Protein-rich and high in vitamin D, the egg was once revered as an ideal food. Concerns over its high cholesterol content—210 milligrams (mg) in a large egg, almost all of it in the yolk—prompted some to question whether the risks of eating eggs might be greater than the benefit. The truth may lie somewhere in between. A new analysis of studies done on egg consumption and risk of heart attack or stroke came to the conclusion that eggs do not increase the risk of heart attack or stroke. In most of the studies included in the analysis, which was published on Jan. 16, 2013, in BMJ, participants ate up to 10 eggs per week; some ate 15 to 20. Yet no adverse effects were seen. The researchers concluded that it’s safe to eat one egg a day. People with diabetes were an exception: their risk of heart disease rose along with the number of eggs eaten. In all people, though, eggs appeared to lower the risk of bleeding into the brain.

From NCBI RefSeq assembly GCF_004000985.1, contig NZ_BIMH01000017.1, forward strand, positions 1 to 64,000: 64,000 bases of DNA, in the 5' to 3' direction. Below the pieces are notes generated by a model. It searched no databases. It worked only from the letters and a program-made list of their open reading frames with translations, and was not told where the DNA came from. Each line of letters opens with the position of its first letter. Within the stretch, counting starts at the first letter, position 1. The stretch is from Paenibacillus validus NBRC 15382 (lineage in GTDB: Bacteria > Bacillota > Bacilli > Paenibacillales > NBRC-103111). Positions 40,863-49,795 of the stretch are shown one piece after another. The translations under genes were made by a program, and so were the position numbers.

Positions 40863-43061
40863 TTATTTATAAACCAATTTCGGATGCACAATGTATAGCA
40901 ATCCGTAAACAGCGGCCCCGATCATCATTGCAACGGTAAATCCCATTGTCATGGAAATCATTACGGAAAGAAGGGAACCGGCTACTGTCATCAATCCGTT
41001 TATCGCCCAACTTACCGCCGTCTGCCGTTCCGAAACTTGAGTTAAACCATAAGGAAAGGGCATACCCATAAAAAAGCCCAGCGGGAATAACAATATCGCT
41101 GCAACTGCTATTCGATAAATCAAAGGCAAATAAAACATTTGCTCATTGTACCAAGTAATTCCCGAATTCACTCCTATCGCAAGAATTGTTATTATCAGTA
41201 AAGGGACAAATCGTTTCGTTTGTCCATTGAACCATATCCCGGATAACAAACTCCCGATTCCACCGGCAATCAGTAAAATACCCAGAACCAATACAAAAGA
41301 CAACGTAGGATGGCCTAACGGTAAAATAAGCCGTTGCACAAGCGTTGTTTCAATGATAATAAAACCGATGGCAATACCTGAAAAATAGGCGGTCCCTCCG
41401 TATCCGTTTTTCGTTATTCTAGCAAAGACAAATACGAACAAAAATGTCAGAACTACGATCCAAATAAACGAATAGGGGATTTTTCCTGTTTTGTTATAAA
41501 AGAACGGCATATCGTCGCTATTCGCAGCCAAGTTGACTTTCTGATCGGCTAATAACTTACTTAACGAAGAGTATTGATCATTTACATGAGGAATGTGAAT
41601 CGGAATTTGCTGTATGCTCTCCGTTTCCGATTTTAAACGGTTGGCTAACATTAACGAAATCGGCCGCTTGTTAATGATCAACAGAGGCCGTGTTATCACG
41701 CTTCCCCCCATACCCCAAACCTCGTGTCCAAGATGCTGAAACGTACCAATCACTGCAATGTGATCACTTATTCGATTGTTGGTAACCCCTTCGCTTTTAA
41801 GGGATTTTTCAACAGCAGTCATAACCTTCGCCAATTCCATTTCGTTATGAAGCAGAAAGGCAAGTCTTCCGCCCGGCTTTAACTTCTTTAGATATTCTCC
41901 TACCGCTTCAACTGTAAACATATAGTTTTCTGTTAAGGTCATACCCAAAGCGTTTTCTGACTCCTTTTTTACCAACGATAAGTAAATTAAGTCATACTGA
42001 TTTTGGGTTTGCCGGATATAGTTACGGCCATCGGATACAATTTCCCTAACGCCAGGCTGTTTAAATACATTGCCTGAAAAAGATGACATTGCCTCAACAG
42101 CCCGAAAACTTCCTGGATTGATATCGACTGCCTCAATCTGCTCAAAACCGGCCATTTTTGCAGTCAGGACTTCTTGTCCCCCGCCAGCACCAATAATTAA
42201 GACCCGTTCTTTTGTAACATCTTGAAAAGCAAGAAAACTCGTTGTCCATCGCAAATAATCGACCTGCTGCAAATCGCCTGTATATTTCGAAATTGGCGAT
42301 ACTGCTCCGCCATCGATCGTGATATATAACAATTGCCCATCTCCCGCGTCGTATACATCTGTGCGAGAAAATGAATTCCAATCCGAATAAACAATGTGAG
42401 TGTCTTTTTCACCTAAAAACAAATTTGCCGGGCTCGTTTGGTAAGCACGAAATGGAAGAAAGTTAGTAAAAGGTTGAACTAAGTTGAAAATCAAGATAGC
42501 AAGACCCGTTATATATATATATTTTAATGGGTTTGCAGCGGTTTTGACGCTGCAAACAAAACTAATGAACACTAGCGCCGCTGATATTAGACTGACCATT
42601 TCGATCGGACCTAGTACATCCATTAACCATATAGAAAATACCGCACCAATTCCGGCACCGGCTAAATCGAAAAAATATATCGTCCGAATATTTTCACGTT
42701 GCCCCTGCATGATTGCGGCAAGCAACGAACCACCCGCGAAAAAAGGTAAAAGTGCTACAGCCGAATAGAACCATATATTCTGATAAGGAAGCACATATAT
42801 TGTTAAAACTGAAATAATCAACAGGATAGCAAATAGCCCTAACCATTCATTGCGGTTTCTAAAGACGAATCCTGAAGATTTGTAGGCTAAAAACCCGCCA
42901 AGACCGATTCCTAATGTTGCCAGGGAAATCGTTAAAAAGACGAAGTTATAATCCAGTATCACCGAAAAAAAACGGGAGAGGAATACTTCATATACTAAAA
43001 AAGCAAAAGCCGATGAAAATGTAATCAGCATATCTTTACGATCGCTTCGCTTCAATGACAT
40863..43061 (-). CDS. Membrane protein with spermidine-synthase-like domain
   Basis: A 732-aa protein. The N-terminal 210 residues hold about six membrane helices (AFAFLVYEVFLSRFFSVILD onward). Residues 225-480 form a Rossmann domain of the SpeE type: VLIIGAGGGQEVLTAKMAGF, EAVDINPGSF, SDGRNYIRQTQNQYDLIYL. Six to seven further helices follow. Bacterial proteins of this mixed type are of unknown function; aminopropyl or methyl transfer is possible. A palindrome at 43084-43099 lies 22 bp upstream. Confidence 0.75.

The American Heart Association recommends people consume no more than 300 mg of cholesterol a day. Considering the nutritional value and low cost of eggs, some experts suggest taking a wider look at food choices and trying to eat a diet that is low in cholesterol, rather than eliminating eggs.